"fuchsia": (256, 0, 256),
"firebrick": (178, 34, 34),
"goldenrod": (218, 165, 32)
}

The domain elements "fuchsia", "firebrick" and "goldenrod" are called the keys of the dictionary, and the codomain elements (256,0,256), (178,34,34), and (218,165,32) are called the values.

We can also form new dictionaries from lists of pairs using the dict function:

dict([
("fuchsia", (256, 0, 256)),
("firebrick", (178, 34, 34)),
("goldenrod", (218, 165, 32))
])

We can perform a dictionary lookup using indexing syntax: rgb["fuchsia"] returns (256,0,256). We can also change the value associated with a given key or introduce a new key-value pair using indexing and assignment:

rgb = {
"fuchsia": (256, 0, 256),
"firebrick": (178, 34, 34),
"goldenrod": (218, 165, 32)
}
rgb["crimson"] = (220, 20, 60)
len(rgb)

The dict methods, keys and values, may be used to access the keys and values of a dictionary.

rgb = {
"fuchsia": (256, 0, 256),
"firebrick": (178, 34, 34),
"goldenrod": (218, 165, 32)
}
rgb.keys()

Exercise
Consider a dictionary which encodes flight arrival times:

import datetime
arrival_times = {
"JetBlue 924": datetime.time(7,9),
"United 1282": datetime.time(7,42),
"Southwest 196": datetime.time(7,3)
}

You can most easily use this dictionary to .

Suppose you want to reverse the lookup direction: for any given time, you want to see which flight arrives at that time. One problem is that .

Assuming that the codomain values are distinct, however, you can form a new dictionary that allows you to look up keys for values by mapping the reversed function over the key-value pairs of the dictionary (obtainable through items method).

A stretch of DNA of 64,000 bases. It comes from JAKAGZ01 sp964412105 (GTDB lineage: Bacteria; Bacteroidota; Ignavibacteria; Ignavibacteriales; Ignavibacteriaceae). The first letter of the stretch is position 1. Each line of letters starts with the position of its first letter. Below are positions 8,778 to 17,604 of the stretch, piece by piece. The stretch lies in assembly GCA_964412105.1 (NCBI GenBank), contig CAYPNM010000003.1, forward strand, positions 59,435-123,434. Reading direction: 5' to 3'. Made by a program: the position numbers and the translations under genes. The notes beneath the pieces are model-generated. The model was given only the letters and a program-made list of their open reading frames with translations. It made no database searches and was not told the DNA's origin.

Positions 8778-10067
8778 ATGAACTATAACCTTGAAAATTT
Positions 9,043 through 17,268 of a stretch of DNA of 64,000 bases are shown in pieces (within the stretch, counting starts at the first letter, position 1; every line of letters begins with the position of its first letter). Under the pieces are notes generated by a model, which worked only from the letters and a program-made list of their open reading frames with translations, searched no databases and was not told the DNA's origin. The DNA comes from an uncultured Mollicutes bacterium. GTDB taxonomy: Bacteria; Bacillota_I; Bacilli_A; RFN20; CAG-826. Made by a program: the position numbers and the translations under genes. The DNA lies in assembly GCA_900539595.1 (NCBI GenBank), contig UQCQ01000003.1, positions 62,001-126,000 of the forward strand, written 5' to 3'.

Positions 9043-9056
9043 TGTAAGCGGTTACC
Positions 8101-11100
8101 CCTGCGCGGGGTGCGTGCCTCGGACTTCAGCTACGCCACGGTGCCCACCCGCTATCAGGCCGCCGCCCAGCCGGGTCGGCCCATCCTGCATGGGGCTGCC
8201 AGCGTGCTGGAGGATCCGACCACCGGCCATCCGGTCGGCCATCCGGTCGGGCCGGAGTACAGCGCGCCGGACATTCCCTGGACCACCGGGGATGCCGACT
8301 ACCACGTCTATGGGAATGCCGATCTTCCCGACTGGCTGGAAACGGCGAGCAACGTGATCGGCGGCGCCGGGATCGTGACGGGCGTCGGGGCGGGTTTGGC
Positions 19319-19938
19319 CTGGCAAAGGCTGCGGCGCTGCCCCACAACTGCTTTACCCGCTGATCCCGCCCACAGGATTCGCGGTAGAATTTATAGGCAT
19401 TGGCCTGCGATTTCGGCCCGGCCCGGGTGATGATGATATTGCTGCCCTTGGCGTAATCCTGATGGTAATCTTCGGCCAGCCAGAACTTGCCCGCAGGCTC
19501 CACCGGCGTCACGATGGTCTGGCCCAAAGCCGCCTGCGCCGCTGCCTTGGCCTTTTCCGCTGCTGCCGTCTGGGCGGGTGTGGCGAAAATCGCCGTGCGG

Implement this idea in the block below. Check that your dictionary works by indexing it with datetime.time(7,9).

import datetime
arrival_times = {
"JetBlue 924": datetime.time(7,9),
"United 1282": datetime.time(7,42),
"Southwest 196": datetime.time(7,3)
}

Solution. We use the dict function to convert the list of pairs back into a dictionary: dict(map(reversed, arrival_times.items())).

## Exercises

Exercise
Python supports a dict comprehension construct which is very similar to a list comprehension. Here's a dictionary that maps each one-digit positive integer to its square:

square_dict = {k: k*k for k in range(1, 10)}

Use a dict comprehension to make a dictionary which maps each of the first 100 powers of 2 to its units digit.

Solution. We convert to a string, get the last character, and convert back to an integer:

  {2**k: int(str(2**k)[-1]) for k in range(100)}

Exercise
Suppose you want to store student IDs in a part of a web application where the main thing you need to do is check whether an ID input by a student is a valid student ID (so you can flag it if it has been mistyped). Among the given options, the best data structure for this purpose would be a .

Solution. This is an ideal use case for sets. Lists and tuples will be slower for checking membership, and dictionaries aren't quite appropriate because it isn't clear what the values would be.

Bruno